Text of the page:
Downbeat: July 22, 2014
The 2014 Copenhagen Jazz Fest, which ran from July 4–13, was chock-full of quality performances, but one of the superlative highlights was the Children of the Light Trio’s July 6 concert.
While pianist Danilo Pérez, bassist John Patitucci and drummer Brian Blade have been playing together in saxophonist Wayne Shorter’s quartet since 2000, their recent foray as a working trio was auspicious. Longtime Copenhagen favorites, the three musicians seemed quite comfortable onstage together at the Betty Nansen Theater, and their two-set program was an unqualified success.
The trio’s moniker nods toward a few different things, including a biblical verse and Shorter’s composition “Children Of The Night.” Indeed, Shorter’s influence on this group was obvious throughout the evening. These musicians have only worked in this particular format for a short time, but the familiarity, confidence and trust between the three-piece was fully evident and can be attributed to their amazing time working alongside Shorter.
Drawing on material from Pérez’s recently released Mack Avenue solo album, Panama 500 (on which both Patitucci and Blade appear), the band put on a clinic of spontaneous, virtuosic improvisation and compositional integrity. Latin, Caribbean and Brazilian influences all played a part in their performance, and the trio’s musical dialogue ran the gamut from lighthearted to explosively intense.
Drummer Blade stood out, mixing a soft touch on the brushes, aggressive bursts with mallets and powerful interludes in response to Pérez’s lyrical improvisations. Patitucci alternated between acoustic and electric (6-string) bass and was a wonder to behold on both sides of the low-end spectrum. Bowing sensually with intense concentration, the bassist was responsive to the slightest inflection provided by the pianist, and his near-telepathic connection with Blade made for some amazing rhythmic flourishes and joyful crescendos.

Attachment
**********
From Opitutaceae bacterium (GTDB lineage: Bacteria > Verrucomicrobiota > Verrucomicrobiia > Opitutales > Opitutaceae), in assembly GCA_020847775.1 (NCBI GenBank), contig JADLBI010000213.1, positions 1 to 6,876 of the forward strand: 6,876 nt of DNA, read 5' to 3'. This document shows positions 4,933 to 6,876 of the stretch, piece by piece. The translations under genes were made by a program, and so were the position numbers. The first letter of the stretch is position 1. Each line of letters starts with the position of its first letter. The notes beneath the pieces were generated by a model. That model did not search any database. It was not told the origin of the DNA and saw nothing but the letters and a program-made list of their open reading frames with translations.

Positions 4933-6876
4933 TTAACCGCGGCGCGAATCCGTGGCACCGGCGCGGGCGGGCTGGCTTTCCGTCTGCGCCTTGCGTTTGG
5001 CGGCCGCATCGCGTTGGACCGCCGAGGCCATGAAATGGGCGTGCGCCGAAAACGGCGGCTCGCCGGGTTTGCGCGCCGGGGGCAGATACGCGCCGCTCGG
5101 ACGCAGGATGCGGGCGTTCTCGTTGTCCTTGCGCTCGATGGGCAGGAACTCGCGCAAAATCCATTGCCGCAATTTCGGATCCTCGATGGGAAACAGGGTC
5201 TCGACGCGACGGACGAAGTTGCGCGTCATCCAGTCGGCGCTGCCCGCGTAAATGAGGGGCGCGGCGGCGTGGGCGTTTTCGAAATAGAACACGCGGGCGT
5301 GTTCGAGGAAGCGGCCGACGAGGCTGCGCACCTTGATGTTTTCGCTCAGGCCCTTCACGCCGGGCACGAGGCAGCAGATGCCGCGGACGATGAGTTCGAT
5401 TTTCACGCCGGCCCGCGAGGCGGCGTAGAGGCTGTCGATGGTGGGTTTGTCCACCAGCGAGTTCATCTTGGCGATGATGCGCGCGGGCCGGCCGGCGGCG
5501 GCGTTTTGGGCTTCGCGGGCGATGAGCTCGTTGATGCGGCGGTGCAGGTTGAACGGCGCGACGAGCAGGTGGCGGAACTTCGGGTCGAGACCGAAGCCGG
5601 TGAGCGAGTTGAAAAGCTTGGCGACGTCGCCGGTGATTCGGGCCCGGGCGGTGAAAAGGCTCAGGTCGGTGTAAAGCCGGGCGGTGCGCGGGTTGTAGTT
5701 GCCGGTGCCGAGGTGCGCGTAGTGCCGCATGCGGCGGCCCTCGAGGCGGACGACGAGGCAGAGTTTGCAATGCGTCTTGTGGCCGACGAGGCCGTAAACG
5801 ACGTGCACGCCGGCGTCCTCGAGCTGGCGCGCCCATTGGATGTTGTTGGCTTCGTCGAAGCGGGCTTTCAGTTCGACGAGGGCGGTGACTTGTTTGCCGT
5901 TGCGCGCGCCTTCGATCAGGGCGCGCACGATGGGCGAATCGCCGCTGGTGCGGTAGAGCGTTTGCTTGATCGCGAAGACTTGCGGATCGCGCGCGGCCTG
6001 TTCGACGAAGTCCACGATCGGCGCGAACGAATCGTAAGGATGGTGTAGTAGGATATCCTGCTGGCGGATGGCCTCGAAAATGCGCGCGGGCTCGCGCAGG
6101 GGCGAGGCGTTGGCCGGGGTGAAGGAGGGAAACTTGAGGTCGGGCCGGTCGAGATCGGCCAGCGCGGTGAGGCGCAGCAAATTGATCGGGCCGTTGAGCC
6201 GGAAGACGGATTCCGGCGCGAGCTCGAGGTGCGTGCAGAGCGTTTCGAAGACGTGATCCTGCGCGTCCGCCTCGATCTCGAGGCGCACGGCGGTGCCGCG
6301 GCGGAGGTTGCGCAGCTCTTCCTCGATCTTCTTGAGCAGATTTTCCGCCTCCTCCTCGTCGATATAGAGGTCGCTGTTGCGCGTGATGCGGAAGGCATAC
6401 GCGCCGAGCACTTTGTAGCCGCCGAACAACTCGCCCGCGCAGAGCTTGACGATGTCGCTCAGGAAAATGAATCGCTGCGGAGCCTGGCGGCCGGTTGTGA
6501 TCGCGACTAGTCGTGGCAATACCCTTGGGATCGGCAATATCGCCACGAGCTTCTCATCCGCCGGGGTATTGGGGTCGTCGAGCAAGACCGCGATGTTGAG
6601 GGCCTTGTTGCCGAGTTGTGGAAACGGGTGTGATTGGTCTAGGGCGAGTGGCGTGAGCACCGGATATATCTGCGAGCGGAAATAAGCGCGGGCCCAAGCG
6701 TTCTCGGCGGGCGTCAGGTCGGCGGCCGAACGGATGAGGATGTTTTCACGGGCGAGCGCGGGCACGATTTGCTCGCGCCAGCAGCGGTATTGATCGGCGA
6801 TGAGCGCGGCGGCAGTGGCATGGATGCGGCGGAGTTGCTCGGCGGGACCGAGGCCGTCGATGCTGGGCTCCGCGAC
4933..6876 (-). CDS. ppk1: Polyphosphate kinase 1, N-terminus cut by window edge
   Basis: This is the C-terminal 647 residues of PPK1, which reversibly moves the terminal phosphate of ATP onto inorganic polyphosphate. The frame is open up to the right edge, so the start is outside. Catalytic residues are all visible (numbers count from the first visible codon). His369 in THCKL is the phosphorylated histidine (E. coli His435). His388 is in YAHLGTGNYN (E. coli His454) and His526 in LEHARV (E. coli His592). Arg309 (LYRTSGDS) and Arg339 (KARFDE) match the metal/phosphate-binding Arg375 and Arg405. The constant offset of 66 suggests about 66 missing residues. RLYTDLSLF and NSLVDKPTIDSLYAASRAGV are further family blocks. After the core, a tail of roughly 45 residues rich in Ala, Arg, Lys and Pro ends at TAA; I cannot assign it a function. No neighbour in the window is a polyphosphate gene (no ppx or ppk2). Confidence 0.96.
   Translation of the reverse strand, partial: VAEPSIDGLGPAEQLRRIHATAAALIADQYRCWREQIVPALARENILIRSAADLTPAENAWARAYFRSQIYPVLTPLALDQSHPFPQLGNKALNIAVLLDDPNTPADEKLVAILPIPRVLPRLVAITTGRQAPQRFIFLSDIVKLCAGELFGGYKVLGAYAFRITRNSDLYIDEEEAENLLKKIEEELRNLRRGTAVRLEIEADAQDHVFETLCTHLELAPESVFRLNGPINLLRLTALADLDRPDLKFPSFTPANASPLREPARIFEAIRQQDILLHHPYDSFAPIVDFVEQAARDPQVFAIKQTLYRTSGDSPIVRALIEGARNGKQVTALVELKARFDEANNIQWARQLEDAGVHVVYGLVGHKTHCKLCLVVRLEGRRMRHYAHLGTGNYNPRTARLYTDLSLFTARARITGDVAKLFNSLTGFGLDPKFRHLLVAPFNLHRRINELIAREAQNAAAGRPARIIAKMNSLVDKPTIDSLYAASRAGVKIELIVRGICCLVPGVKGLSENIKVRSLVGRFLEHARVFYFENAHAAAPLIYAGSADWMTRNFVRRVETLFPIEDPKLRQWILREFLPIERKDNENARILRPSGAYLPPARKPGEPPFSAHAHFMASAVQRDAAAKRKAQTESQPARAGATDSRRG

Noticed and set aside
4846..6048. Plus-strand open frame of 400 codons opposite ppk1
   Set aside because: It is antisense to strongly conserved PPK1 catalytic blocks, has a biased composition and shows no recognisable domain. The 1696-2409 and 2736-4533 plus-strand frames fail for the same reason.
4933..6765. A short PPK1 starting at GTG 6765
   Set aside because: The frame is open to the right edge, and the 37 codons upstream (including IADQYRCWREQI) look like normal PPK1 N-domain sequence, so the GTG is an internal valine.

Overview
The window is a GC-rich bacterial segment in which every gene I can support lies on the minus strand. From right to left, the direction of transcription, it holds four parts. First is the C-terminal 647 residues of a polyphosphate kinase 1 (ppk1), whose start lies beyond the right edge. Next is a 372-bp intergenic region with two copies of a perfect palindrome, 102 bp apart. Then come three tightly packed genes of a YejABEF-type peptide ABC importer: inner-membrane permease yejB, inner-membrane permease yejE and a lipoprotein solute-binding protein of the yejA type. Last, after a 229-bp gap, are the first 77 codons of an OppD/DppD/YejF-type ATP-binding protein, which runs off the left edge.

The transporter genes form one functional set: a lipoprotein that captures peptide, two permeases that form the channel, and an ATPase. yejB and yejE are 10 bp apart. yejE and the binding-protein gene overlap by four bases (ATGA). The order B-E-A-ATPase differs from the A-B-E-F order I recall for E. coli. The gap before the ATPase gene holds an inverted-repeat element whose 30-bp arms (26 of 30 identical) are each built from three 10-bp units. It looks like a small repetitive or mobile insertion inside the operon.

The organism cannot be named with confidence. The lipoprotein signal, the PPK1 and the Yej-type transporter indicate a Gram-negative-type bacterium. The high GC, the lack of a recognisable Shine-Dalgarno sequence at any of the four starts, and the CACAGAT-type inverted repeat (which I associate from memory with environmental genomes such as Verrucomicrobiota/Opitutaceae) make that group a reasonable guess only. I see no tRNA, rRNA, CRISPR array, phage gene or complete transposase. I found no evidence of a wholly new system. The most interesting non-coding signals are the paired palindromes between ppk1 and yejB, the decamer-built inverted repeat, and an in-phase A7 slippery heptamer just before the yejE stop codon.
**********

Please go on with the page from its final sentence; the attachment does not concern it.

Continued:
Working without any material composed specifically for this trio, the bandmates explored some recent Pérez pieces, such as “Panama 500,” “The Expedition” and the hard-driving “Melting Pot,” as well as an extraordinarily beautiful ballad written by Patitucci. Reading some of the new music off written charts didn’t slow them down, as their well-established rapport overcame any unfamiliarity with the material.
In the course of their improvisational voyage, the band suddenly found itself on the brink of the Shorter composition “Dolores,” from Miles Davis’ album Miles Smiles. Ever in the moment, they naturally dove right into the iconic tune. In keeping with the ubiquitous Shorter vibe were melodic traces of “House Of Jade” (originally from the saxophonist’s 1964 album JuJu), which the band finally played in its entirety during the evening’s second set.
Responsive to the slightest sonic opportunity, Pérez took another page out of the Shorter handbook by rhythmically mimicking an audience member’s heavy footsteps, and he delivered a playful, whistling call-and-response segment with the crowd.
Despite the reliance on compositions written by Pérez, this band is an intentionally leaderless trio with a nonproprietary sense toward the music itself. Their combination of composition and improvising—which they call “compromising”—is a souvenir of their long tenure with Shorter.
The Children of the Light Trio’s future will hold even more surprises once its members start composing tunes specifically for this collective. Until then, bring your sunglasses to the show, because there’s more than enough light to go around.